Adrienne Garrido was laid to rest on Saturday. The 17-year-old was one of two Needham High School students struck and killed last weekend while crossing Webster Street, right outside of the school. Her friend, sixteen-year-old Talia Newfield, was also killed.

The investigation into the incident is ongoing, but residents are calling on town officials to act now to prevent similar tragedies. 

Wyatt Kim was a classmate of the two teens. She walks on Webster Street every day on her way to and from school, and says cars often don't observe the 30 mph speed limit or the crosswalk.  

"I feel like it's always going to be dangerous," she said of walking around Needham.  

And many parents say that's not good enough. At a regularly scheduled meeting of the town's Traffic Management Advisory Committee, residents packed into a small room in the town’s public works building, filling the chairs, sitting on the floor, and spilling out into the hallway.

Jennifer Goddard read a statement from another resident who lives near Webster Street and witnessed the aftermath of the accident.

“No parent should have to eulogize their child because of an avoidable pedestrian accident," she read, her voice breaking. "I hope we can honor Talia and Adrienne's memory by bringing about positive change."

Many other residents spoke with emotion and frustration about the lack of street lighting, the poorly-marked crosswalks, and the shortage of crossing guards — especially near the schools.

"For one, the lighting is terrible," resident Claire Franks added. "I drove Webster Street after the accident and noticed there's not one sign with speed limits on that street."

Selectman John Bulian listened to the parents quietly. After the meeting, he said he had spent most of the week on the phone with concerned citizens.

“It became clear to the board that we need to come up with a plan to make safer pedestrian crossing in this town,” he said.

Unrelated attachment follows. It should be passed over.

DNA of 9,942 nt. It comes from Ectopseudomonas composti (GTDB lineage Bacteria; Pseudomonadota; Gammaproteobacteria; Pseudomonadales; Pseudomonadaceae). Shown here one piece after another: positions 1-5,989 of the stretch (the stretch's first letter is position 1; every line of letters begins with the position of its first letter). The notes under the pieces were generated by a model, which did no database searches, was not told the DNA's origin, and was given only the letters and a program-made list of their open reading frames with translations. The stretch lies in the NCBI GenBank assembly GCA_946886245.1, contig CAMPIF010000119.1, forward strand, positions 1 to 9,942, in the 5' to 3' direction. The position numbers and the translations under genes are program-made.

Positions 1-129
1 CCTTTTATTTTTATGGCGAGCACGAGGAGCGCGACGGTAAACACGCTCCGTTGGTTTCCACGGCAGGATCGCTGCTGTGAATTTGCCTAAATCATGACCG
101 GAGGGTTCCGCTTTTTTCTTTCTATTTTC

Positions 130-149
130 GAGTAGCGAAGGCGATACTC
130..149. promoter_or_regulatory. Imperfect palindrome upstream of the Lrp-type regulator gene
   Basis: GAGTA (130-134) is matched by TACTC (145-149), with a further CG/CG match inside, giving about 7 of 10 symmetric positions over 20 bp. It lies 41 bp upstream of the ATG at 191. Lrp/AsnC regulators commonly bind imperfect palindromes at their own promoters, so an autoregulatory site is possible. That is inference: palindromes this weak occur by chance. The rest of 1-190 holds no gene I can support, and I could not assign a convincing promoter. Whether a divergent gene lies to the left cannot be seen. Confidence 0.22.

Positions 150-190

Jason DeGray, a civil engineer for Toole Design Group, said communities like Needham have struggled to balance the desire to become more walkable with the reality that the environment was designed around automobiles. Keeping cars at lower speeds is crucial to saving pedestrian lives in the event of a collision, he added.

“At 20 mph there's a 13% chance of fatality,” said DeGray, who works with cities and towns to make their streets safer, especially for those on foot or cycling. “At 30 mph it's up to 40%. And at 40 mph it's all the way up to 73%.”

Many towns and cities surrounding Needham — including Newton, Boston, and Brookline — have reduced the speed limit for most roads to 25 mph. DeGray says that's a good start, but it's only one step towards solving the problem.

“Ultimately, drivers drive at the speed they feel comfortable,” Degray explained. And on a relatively wide-open street like Webster, lowering the speed limit won’t necessarily change that. There are other ways that are proven to have an impact including narrowing the street, reducing the number of lanes, raising crosswalks, and increasing their visibility through better lighting and signs.

Of course, all of these infrastructure changes cost money.

The Massachusetts Department of Transportation has made funds available through the Complete Streets Program to help municipalities make roads more safe and accessible. Roughly half the state has taken advantage of the program but so far, Needham has not.

DeGray says, ultimately, reducing pedestrian deaths is pretty straight forward.

“It's really not rocket science,” he says. “It's trying to minimize the conflict between high speed boxes of steel and very vulnerable human bodies.”

At Needham High School, the growing memorial of flowers, candles, and messages to Garrido and Newfield is a sobering reminder of that conflict.

Town officials say they'll continue to hold public meetings on pedestrian safety, with the next hearing on March 27th in City Hall.

Correction: An earlier version of this post misspelled Needham Selectman John Bulian's name. The story has since been updated.